Protein lysates were diluted in 1X Laemmli buffer and boiled at 95°C for 5 min. For streptavidin pull downs, 2 mM biotin was added to 1X Laemmli prior to boiling. Protein lysates were loaded onto 8–12% Tris-Glycine gels and run at 100 V for 90 min in 1X running buffer (25 mM Tris, 192 mM glycine, 0.1% SDS). Proteins were then transferred onto activated PVDF membranes for 2 hr at 270 mA in 1X transfer buffer (200 mM glycine, 25 mM Tris) using a Mini-protean wet transfer system (BioRad). All samples were run this way, with the exception of ZFHX4 fractionations, which were loaded onto a 3–8% Tris-Acetate gel (Thermo Fisher, EA0375PK2), run at 125V for 1.5 hr in 1X running buffer (Invitrogen, LA0041) supplemented with 500 μL antioxidant (Thermo Fisher, NP0005). Gels were washed in 20% ethanol for 10 min prior to transfer to PVDF with the iBlot (Thermo, IB21001) at 20V for 2 min, 23V for 6 min, and 25V for 4 min. All membranes were blocked in 5% milk in 1X TBST (20 mM Tris, 150 mM NaCl, 0.1% Tween) and incubated with primary antibody diluted in 1X TBST and 0.04% NaN3 for 1 hr at room temperature, or overnight at 4°C with gentle rotation. Membranes were then washed 3X for 5 min with 1X TBST and incubated with HRP-conjugated secondary antibodies diluted in 1X TBST with 5% milk at room temperature, rocking for 1 hr. Membranes were then washed 3X 5 min with 1X TBST. To image, a 5X luminol solution (100 mM Tris pH 8.8, 1.25 mM luminol, 0.2 mM coumaric acid) was diluted as needed and supplemented with 5 μL 10% H2O2 per mL, and poured over the blot. For westerns of the TnT reactions, samples were treated as described above, with the exception of the luminol solution. Instead, blots were washed treated with streptavidin-AP (Promega V5591) according to manufacturer’s instructions, rocking at room temperature for 1 hr. Blots were washed twice with 1X TBST and then twice with water. Blots were then incubated in Western Blue Stabilized Substrate (Promega S384C) according to manufacturer’s instructions. Images were captured using a BioRad ChemiDoc XRS+ system.


CO-FISH was performed as previously described [109] with the following modifications. Cells were treated with 10 μM BrdU for 18 hr and 0.2 μg/mL KaryoMAX Colcemid (Thermo Fisher, 15212012) for the final 4 hr. Metaphase spreads were prepared using a CDS 5 Cytogenetic Drying chamber (Thermotron) according to standard methods, rehydrated with 1X PBS, and slides were treated with 0.5 mg/mL RNase A (Life Technologies, 12091021) at 37°C for 10 min. Slides were stained with 0.5 μg/mL bisbenzimide Hoechst 33258 (Sigma-Aldrich, 14530) in 2X SSC (300 mM NaCl, 30 mM sodium citrate) for 15 min at room temperature. Slides were exposed to 365 nm UV, 5.4 x 103 J/m2 twice. Next, slides were treated with 10 U/μL exonuclease III (NEB, M0206L) for 40 min at 37°C. Cells were washed in 1X PBS and then dehydrated in a series of 70, 95, and 100% ethanol. TelG-Cy3 (PNA Bio, F1006) and TelC-ALEXA 488 (PNA Bio, F1004) probes were heated at 70°C for 30 min, diluted in hybridization buffer [20 mM Tris pH 7.2, 60% formamide (Thermo Fisher, 15515026), 0.5% block (Roche, 11096176001)], and applied to slides for 2 hr each at room temperature, sequentially. Slides were washed with Wash Buffer 1 (10 mM Tris pH 7.2, 70% formamide, 0,1% BSA) and Wash Buffer 2 (100 mM Tris pH 7.2, 150 mM NaCl, 0.08% Tween-20) three times each. DAPI (Sigma-Aldrich, D9542) was added at final concentration of 1 μg/mL to the second wash with Wash Buffer 2. Then, slides were dehydrated in an ethanol series, as before, and mounted with ProLong Gold Antifade Mountant (Invitrogen, P36930). Slides were imaged with an Olympus BX61 microscope with the CytoPower automated imaging system (Applied Spectral Imaging). Telomere exchanges were manually scored in a blinded fashion, with sample identity only revealed after all samples were scored.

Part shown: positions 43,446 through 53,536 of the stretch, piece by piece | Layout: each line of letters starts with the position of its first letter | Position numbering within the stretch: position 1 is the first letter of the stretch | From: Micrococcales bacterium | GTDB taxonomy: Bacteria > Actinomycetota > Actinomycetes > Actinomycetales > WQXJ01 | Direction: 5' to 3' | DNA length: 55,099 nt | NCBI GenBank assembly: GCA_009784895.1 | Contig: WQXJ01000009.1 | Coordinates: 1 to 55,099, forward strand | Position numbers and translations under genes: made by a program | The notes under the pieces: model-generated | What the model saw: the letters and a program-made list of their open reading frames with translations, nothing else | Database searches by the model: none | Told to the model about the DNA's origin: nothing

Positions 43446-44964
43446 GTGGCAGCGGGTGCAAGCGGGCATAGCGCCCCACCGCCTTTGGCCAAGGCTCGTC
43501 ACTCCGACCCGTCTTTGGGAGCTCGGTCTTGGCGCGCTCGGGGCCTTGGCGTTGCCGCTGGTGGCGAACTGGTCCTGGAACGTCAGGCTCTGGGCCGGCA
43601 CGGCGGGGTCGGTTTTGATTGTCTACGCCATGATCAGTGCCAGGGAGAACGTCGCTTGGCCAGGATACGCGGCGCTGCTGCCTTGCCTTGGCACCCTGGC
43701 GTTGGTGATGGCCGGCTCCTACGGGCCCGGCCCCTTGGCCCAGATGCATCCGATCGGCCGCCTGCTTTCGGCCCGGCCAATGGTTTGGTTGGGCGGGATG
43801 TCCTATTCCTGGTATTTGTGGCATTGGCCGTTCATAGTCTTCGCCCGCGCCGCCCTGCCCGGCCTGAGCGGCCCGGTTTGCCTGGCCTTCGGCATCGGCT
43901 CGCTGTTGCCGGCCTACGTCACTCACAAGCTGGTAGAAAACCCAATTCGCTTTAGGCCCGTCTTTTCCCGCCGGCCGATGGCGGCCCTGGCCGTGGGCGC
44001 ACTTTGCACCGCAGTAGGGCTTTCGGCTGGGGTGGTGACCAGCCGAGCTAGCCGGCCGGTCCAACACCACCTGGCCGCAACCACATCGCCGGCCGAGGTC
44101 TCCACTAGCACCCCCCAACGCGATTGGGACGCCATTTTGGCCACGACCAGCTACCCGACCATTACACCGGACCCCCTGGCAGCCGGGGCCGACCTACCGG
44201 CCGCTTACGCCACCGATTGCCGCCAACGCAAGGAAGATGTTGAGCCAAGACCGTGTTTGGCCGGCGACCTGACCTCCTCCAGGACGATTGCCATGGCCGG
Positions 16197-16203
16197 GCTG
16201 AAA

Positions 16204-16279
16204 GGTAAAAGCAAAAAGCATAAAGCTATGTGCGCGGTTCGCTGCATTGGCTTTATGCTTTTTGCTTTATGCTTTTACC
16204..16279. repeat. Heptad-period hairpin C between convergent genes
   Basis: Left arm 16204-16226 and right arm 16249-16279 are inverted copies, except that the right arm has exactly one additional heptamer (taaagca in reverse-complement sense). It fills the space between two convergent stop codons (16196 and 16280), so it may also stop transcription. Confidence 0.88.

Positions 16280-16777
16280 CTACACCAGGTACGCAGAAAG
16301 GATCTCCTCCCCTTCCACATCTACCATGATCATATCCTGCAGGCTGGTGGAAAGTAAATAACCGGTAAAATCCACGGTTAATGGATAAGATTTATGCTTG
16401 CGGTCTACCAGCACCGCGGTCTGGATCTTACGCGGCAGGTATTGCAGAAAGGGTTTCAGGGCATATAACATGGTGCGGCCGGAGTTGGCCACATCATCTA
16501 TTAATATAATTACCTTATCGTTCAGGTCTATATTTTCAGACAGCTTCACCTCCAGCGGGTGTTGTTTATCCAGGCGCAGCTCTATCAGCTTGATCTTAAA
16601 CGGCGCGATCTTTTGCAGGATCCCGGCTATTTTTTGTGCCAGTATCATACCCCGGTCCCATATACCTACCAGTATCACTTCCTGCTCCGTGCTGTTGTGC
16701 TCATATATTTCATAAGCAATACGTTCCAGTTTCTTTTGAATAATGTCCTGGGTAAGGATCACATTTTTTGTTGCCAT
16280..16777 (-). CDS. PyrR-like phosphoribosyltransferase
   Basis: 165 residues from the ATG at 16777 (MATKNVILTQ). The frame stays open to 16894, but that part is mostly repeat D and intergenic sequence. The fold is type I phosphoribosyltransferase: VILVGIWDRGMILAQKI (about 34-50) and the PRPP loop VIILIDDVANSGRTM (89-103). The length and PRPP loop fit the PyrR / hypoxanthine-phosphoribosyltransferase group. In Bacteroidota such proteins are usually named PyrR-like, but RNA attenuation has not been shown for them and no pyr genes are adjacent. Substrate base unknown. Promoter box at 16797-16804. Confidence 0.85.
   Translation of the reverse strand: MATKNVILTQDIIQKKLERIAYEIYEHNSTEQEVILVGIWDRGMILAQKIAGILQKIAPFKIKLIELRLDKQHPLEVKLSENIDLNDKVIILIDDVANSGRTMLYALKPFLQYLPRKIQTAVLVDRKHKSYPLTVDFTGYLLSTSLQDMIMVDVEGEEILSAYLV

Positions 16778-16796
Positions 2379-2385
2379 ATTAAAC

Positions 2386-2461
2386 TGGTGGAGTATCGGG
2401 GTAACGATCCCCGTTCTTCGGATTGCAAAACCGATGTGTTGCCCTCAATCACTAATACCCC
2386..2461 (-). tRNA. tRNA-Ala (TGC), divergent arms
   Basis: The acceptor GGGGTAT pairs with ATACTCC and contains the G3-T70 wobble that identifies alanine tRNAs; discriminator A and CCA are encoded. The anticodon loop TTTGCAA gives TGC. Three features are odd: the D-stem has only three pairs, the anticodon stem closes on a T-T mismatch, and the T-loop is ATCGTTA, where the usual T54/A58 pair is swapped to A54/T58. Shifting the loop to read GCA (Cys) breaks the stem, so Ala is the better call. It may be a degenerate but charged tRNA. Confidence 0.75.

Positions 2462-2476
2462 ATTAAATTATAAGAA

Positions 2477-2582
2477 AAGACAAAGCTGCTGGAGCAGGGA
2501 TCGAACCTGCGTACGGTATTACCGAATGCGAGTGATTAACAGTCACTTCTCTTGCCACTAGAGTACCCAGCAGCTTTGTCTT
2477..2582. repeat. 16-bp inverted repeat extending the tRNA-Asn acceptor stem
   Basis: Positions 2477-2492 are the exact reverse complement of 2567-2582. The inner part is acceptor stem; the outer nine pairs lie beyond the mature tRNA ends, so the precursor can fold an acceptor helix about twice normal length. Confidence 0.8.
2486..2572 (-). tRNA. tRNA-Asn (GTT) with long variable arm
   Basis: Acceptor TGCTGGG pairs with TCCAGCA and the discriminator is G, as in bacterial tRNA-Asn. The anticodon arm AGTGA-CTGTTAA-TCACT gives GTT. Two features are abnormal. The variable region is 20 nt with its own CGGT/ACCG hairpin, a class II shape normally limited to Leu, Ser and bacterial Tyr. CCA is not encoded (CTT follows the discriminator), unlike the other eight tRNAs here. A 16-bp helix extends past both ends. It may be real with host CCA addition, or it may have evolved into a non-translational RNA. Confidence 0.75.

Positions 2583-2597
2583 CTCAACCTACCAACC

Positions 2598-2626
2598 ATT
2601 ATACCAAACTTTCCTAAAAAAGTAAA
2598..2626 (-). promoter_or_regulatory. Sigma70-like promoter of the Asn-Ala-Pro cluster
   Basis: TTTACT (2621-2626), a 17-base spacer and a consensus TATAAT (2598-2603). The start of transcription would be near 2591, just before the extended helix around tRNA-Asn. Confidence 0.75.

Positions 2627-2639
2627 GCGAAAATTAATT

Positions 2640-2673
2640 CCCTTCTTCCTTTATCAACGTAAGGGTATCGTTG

Cells were seeded on coverslips and fixed in a 2% PFA solution for 20 min at room temperature after the desired treatment. Cells were washed 3X in 1X PBS and permeabilised with 0.5% tergitol in 1X PBS for 10 min at room temperature. Coverslips were washed 3X in 1X PBS and incubated in blocking buffer (3% BSA, 1% NGS, 1x PBS) for 1 hr at room temperature. Cells were then incubated in primary antibody diluted in blocking buffer for 1.5 hr at room temperature in a humidity chamber, washed 3X in 1X PBS, and incubated in secondary antibody diluted in blocking buffer for 30 min at room temperature. Coverslips were washed 3X with 1X PBS and treated with 1 μg/mL DAPI diluted in 1X PBS for 10 min at room temperature. Coverslips were washed once more in 1X PBS, mounted onto slides and imaged as described for the PLAs.


Cells were seeded on slides, fixed in a 2% PFA solution for 10 min at room temperature, washed 3X in 1X PBS, and treated with 0.5% tergitol in 1X PBS for 10 min at room temperature. Cells were washed 3X in 1X PBS and incubated in blocking buffer for 1 hr at room temperature. Cells were then incubated in primary antibody diluted in blocking buffer for 1.5 hr at room temperature in a humidity chamber, washed 3X in 1X PBS, and incubated in secondary antibody diluted in blocking buffer for 30 min at room temperature. Cells were washed 2X with 1X PBS and fixed in 2% PFA in 1X PBS for 10 min at room temperature. Slides were dehydrated in an ethanol series of 70, 95, and 100% for 5 min each. Slides were air dried and TelC-488 probe (PNA Bio, F1004) was heated at 72°C for 30 min before being diluted 1:500 in hybridization buffer [70% formamide, 0.5% blocking reagent (Roche, 11096176001), 10 mM Tris pH 7.2] and being applied to slides. Slides were heated at 72°C for 10 min, sealed with rubber cement, and placed in a humidity chamber to allow probe binding overnight. The next day, slides were washed 2X, 15 min each at room temperature in wash buffer 1 (70% formamide, 10 mM Tris pH 7.2). Slides were then washed 3X, 5 min each at room temperature in wash buffer 2 (100 mM Tris pH 7.2, 150 mM NaCl, 0.08% Tween 20), with 1 μg/mL of DAPI being added to the second wash. Slides were dehydrated in an ethanol series as before, allowed to air dry, and mounted before being imaged. Colocalization was scored using the Cellprofiler Colocalization pipeline [106] scoring foci that were 2–15 pixels in diameter and greater than 0.15 units of intensity.